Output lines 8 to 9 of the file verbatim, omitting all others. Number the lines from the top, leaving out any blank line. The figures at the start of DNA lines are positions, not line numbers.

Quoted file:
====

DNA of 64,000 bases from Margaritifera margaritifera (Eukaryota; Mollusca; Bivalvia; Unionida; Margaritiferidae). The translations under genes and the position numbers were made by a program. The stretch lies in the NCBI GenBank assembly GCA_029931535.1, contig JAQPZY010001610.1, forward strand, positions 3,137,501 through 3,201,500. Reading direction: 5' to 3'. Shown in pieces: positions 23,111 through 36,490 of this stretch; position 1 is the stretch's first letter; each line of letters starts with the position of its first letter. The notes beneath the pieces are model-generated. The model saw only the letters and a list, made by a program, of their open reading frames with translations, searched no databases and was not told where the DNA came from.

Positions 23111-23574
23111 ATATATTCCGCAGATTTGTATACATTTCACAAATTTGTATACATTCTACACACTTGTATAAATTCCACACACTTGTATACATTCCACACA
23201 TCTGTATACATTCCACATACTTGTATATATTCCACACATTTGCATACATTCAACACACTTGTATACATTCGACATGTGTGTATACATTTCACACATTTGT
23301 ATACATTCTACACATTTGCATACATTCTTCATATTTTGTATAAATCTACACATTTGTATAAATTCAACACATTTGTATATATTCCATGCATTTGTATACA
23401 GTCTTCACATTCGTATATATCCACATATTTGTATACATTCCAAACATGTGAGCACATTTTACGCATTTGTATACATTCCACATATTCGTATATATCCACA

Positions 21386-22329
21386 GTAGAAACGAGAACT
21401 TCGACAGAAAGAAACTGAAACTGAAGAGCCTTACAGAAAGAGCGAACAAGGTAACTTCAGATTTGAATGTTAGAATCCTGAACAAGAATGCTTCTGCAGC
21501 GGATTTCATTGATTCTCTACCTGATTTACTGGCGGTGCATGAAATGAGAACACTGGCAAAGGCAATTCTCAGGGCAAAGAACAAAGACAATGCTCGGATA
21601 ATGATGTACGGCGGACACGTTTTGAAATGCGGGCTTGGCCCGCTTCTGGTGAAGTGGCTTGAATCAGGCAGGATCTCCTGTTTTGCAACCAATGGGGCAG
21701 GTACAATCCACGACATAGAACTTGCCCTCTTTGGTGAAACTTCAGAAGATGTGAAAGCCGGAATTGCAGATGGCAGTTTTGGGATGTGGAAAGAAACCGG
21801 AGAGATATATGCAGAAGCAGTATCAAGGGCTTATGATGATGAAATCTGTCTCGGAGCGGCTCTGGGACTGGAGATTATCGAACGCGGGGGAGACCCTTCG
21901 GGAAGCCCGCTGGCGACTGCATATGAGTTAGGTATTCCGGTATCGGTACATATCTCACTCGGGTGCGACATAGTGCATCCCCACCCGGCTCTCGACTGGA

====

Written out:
21386 GTAGAAACGAGAACT
21401 TCGACAGAAAGAAACTGAAACTGAAGAGCCTTACAGAAAGAGCGAACAAGGTAACTTCAGATTTGAATGTTAGAATCCTGAACAAGAATGCTTCTGCAGC